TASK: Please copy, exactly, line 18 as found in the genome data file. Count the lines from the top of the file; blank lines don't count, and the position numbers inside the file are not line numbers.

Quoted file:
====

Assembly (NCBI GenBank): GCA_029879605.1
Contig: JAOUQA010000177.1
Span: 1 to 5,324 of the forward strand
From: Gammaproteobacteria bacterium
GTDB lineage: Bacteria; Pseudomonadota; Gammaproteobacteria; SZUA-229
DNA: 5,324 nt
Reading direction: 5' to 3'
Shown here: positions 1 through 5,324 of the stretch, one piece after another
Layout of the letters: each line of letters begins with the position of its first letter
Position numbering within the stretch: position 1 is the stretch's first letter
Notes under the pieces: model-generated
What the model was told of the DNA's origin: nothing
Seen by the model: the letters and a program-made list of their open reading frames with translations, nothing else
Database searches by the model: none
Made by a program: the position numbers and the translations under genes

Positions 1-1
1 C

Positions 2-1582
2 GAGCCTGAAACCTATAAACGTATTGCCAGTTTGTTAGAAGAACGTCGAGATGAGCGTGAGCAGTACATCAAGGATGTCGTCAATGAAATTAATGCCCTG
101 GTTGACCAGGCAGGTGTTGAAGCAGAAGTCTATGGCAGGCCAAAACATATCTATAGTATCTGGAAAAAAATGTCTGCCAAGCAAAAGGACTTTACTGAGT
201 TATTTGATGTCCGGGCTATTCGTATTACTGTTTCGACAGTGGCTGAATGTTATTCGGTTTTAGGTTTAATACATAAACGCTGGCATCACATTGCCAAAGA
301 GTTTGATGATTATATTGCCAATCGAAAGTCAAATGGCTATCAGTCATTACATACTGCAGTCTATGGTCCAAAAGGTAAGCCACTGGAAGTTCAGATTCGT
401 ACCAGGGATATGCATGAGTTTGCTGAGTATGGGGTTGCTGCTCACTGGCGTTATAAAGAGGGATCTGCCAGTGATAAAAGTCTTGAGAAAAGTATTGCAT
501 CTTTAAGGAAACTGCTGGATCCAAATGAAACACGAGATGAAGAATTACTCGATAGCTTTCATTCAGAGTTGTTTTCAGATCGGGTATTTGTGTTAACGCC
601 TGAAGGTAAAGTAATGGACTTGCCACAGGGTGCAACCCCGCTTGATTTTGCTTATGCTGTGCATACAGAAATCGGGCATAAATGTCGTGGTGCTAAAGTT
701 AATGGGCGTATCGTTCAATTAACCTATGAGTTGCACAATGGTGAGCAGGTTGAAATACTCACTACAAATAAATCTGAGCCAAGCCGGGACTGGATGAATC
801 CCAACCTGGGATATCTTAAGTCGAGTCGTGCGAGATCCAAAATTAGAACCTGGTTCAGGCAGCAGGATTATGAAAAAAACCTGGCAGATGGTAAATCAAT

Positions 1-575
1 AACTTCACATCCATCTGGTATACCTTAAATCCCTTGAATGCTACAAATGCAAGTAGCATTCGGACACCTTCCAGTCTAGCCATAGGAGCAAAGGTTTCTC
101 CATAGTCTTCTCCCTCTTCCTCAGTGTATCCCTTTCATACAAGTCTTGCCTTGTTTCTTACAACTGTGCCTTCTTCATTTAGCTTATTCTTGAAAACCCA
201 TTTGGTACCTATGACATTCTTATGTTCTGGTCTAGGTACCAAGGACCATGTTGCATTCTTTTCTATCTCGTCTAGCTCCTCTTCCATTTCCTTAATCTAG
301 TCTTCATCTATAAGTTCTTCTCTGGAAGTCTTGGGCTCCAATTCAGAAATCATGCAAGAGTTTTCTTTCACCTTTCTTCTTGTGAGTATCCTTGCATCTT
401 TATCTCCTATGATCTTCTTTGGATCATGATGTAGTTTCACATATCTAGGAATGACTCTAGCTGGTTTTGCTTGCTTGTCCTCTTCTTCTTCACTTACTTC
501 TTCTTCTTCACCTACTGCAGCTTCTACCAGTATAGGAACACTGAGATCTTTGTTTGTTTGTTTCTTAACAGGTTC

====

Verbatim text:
Positions 2-1582